Interestingly however, now error label or anything similar is displayed, or shows up on the DOM. Also we actually don't want to have any labels displayed, since there isn't any space for it on the mask. We'd rather use ToolTip texts where the error is shown, as it works with most modern browsers and HTML 5 validation.

For a short term solution it would be good if we could somehow disable (for this mask only) the DOM Manipulation. Is it possible with some configuration?

A more sophisticated solution would be to use HTML 5 validation instead of JavaScript since our customer already now uses IE 9 or 10 and if necessary they'll be able to upgrade to 10, which supports it. I've found a SO question from last November about it: ASP.NET MVC 5 and HTML 5 form attributes according to the W3C specs - Maybe something has changed or is going to change in this manner? Since a manual implementation for all the fields will be too much work.

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closed as off-topic by Pointy, Sparky, Mike W, Mark Parnell, msandiford Apr 3 at 0:51

This question appears to be off-topic. The users who voted to close gave this specific reason:

  • "This question appears to be off-topic because it lacks sufficient information to diagnose the problem. Describe your problem in more detail or include a minimal example in the question itself." – Pointy, Sparky, Mike W, Mark Parnell, msandiford
If this question can be reworded to fit the rules in the help center, please edit the question.

1  
What does the validation entail? Unless your clients are using computers from the early 1990s, 20 seconds is an extremely long time for simple JavaScript field validation. –  Pointy Apr 1 at 14:57
    
Both of the above ^^ But could you not validate when you leave the fields, and add a class to fields that fail validation? Then you could simply do if ($(".fail-validation").length) { // validation failed } (for example) –  Archer Apr 1 at 14:59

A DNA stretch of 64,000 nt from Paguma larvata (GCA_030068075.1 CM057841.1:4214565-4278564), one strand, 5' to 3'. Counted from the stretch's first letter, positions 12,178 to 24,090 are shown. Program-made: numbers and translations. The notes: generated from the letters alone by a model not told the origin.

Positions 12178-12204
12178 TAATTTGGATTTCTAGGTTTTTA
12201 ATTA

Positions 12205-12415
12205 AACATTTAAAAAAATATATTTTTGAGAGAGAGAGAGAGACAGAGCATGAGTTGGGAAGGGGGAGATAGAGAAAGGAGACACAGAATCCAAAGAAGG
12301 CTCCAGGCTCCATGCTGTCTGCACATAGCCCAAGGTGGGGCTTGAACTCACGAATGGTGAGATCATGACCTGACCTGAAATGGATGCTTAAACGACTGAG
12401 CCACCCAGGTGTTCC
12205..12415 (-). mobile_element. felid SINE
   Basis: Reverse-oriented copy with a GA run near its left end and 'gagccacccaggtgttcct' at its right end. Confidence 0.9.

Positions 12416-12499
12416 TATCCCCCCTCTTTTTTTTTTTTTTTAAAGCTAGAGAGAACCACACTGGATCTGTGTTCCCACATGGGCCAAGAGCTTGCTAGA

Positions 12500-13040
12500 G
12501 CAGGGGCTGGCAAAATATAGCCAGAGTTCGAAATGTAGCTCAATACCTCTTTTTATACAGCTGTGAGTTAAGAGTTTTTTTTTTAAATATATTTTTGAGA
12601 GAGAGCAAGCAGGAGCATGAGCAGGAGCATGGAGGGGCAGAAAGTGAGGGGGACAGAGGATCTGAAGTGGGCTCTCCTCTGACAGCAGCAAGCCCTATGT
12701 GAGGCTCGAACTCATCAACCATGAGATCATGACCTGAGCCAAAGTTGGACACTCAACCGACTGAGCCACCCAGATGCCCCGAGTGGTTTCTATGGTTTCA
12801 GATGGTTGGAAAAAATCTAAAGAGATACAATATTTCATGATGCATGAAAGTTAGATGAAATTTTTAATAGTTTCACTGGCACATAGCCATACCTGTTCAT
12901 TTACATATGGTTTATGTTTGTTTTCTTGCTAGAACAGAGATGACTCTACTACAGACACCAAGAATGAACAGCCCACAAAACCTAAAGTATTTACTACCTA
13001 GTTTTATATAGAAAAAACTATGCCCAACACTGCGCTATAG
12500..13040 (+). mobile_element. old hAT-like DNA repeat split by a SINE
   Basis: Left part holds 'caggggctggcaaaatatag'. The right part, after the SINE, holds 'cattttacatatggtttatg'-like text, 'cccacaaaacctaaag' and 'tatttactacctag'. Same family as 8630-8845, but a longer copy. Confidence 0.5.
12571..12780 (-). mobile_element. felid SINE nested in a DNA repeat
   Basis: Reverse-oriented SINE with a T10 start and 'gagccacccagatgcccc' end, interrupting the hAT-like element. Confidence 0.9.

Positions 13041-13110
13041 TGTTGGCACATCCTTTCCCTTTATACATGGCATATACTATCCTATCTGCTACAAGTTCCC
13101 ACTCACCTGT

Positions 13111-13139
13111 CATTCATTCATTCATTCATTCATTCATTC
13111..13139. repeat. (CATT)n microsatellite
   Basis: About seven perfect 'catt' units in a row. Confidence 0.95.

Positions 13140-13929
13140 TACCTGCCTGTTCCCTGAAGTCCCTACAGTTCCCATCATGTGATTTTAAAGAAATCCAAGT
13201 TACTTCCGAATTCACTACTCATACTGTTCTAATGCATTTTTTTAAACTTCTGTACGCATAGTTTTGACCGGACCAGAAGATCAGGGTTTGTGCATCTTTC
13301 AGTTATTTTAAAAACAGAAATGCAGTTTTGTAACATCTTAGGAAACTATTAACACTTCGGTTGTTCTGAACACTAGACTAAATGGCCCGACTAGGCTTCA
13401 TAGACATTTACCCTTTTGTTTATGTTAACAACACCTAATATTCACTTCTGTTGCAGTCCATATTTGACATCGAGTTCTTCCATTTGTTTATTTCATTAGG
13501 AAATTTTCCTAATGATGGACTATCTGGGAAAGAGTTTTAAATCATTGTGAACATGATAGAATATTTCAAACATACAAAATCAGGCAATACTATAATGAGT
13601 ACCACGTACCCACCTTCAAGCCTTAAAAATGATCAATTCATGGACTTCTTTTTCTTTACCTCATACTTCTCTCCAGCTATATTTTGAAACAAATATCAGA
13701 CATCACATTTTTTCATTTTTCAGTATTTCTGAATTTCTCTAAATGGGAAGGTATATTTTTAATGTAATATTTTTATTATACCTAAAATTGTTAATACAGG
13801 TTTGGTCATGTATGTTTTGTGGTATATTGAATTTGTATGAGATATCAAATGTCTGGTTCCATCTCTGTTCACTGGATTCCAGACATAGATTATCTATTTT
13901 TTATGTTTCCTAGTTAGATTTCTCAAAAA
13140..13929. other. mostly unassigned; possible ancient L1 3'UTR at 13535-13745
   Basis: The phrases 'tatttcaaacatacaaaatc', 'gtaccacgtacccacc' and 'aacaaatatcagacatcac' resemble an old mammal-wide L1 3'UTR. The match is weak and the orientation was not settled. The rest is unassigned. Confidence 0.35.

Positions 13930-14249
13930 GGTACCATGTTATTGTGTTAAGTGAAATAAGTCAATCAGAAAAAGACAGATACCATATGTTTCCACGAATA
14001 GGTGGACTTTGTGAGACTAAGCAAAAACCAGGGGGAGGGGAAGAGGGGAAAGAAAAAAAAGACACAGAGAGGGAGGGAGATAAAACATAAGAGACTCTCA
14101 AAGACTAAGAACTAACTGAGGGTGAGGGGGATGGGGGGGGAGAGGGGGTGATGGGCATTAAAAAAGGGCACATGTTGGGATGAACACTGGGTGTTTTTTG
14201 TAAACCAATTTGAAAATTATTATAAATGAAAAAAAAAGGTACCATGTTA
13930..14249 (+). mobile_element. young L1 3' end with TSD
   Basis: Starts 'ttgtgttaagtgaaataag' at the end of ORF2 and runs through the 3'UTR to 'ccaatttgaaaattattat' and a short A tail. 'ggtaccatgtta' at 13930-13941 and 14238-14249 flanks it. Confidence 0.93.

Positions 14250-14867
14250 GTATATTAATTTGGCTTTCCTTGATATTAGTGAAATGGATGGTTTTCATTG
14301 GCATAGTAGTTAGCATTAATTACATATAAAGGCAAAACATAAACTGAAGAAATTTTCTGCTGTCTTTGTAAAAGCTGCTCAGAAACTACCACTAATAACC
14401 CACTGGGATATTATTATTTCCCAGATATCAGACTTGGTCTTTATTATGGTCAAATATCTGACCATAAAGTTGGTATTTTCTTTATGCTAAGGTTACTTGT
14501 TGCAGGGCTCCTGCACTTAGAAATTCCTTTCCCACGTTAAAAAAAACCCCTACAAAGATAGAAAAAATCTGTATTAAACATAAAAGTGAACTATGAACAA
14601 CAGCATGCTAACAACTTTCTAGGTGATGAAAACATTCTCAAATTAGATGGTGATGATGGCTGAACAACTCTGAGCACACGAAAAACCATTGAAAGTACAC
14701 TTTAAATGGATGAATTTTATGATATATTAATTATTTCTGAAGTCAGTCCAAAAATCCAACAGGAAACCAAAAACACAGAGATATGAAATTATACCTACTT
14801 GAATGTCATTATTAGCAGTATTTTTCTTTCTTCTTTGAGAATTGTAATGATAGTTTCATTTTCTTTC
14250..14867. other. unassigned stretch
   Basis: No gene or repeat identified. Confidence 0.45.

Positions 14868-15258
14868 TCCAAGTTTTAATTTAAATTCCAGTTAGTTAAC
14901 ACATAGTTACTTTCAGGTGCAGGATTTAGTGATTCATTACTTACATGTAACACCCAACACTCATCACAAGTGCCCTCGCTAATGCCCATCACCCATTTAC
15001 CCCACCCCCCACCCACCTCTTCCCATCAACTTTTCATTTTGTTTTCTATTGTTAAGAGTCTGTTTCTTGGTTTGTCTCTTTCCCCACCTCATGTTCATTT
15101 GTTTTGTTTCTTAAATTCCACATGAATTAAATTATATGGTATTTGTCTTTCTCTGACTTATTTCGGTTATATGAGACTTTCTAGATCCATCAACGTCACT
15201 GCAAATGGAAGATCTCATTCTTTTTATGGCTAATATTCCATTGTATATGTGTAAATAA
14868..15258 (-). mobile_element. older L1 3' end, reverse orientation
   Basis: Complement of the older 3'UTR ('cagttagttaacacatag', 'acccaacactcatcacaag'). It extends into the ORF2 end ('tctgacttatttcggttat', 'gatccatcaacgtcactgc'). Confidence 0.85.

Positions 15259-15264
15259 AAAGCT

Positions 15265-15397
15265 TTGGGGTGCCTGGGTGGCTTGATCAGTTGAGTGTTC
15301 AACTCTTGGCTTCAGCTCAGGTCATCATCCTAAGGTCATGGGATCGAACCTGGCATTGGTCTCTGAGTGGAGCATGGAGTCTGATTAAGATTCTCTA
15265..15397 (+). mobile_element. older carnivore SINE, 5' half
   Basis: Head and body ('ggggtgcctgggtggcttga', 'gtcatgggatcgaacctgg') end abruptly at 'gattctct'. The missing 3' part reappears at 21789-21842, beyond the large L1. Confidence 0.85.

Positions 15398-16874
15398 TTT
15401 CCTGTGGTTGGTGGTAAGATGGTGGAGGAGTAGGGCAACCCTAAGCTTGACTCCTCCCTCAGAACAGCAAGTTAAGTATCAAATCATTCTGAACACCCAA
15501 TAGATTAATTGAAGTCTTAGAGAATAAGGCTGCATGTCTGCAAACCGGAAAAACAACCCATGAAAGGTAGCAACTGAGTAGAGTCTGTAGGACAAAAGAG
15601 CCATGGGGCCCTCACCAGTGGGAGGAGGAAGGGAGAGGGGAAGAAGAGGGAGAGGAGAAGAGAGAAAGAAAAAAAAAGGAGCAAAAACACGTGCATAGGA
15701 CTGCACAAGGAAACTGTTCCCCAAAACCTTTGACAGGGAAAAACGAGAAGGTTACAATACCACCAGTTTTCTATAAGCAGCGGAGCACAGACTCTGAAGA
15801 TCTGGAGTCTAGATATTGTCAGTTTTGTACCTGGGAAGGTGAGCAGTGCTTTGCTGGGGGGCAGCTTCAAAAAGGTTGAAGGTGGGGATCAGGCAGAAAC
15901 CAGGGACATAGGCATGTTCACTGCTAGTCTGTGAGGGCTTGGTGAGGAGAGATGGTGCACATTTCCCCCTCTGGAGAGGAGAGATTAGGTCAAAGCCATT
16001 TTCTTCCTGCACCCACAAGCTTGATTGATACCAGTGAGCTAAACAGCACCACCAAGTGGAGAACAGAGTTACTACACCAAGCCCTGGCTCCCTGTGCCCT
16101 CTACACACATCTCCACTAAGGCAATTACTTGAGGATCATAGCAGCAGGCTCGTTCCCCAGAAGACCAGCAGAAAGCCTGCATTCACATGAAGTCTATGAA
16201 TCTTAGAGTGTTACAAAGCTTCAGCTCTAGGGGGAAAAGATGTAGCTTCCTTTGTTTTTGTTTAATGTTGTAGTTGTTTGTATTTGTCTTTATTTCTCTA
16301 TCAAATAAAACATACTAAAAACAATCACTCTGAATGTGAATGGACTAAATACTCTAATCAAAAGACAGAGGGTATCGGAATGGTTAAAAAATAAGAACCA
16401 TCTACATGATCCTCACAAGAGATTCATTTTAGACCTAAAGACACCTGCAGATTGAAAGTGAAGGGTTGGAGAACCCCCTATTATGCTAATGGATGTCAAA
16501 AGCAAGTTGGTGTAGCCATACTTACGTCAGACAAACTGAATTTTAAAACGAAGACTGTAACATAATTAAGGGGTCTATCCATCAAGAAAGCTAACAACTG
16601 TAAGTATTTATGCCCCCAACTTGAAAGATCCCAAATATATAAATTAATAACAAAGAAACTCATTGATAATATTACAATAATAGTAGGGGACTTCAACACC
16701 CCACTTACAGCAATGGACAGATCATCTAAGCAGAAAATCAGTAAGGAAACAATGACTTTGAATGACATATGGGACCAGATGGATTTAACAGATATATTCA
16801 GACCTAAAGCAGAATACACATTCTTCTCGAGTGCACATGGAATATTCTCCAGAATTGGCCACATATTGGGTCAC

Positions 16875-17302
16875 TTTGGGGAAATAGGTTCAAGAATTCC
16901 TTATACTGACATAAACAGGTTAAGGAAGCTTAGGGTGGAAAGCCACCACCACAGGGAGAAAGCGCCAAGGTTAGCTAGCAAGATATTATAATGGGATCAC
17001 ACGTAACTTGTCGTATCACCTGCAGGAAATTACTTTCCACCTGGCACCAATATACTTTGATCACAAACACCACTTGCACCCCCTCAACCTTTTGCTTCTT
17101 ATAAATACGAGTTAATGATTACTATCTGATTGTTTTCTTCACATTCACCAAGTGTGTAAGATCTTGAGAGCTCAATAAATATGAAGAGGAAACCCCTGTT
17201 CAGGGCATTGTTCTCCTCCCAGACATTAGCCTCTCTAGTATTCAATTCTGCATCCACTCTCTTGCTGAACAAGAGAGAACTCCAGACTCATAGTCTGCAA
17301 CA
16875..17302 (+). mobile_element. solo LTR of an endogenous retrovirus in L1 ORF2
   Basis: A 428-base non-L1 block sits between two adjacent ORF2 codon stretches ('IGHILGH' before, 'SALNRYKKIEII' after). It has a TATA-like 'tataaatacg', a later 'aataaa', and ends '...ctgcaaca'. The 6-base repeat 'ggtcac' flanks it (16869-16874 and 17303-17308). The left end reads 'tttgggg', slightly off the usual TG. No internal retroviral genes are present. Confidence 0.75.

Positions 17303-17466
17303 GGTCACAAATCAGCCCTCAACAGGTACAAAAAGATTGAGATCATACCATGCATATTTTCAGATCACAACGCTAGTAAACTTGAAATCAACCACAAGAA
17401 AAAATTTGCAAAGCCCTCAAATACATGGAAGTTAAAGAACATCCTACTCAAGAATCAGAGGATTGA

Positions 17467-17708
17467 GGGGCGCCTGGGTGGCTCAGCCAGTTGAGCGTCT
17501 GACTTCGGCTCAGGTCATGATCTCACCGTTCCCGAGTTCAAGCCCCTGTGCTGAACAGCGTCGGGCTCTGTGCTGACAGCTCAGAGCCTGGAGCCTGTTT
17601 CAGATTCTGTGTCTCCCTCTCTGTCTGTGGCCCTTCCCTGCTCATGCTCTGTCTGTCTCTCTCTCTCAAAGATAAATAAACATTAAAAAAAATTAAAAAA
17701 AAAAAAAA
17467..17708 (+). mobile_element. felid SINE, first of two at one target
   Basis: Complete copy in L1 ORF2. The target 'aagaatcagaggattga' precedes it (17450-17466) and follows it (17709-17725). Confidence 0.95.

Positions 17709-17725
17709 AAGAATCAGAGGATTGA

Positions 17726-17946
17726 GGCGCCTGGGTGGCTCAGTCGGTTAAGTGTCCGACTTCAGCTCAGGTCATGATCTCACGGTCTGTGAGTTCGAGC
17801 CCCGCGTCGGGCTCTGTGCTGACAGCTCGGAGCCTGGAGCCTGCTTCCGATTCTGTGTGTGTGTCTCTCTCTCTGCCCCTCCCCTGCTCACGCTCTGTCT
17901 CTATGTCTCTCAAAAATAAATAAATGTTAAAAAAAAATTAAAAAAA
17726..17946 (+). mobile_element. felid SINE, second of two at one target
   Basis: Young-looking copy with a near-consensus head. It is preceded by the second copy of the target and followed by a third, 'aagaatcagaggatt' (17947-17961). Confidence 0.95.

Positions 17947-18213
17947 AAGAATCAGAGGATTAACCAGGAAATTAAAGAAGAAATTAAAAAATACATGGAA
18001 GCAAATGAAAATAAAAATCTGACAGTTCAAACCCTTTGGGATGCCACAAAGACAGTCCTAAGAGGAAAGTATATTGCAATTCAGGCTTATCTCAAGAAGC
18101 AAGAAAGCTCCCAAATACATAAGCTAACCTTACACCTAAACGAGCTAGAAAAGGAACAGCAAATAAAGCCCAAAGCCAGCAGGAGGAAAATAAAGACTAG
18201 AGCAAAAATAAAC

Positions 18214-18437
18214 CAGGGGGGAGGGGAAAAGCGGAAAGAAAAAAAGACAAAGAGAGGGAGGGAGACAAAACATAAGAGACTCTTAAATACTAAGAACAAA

20s sounds pretty excessive even for 500 fields, but it depends on exactly what is being done to validate. Is the DOM being modified during that process? –  Jage Apr 1 at 15:02
    
Sounds like its time to do some refactoring... into a nice Ajax/Wizard based system so you don't inundate your users with literally an absurd number of input fields. –  Erik Philips Apr 1 at 20:40
    
This is already refactored. It has 6 different tabs and additional accordions, so the user can choose efficiently which data to see. –  zahorak Apr 2 at 21:25

2 Answers 2

up vote 0 down vote accepted

Which browsers do you need to support? For the newer browsers, you can use HTML5 form validation e.g:

<form>
  <label for="choose">Would you prefer a banana or a cherry?</label>
  <input id="choose" name="i_like" pattern="banana|cherry">
  <button>Submit</button>
</form>

And as fallback for older browsers you can include your validation script.

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I would validate one field set at a time.

Every time a user opens a pane and then enters some data into a field on that pane, this pane would be marked 'dirty'. Now when the user goes ahead and opens another pane, he won't be able to 'leave' until he fixed any validation requirements posed to the fields on the current pane.

This way, a validation would occur in descrete portions, avoiding unnessecary roundtrips to fields the user didn't even touch.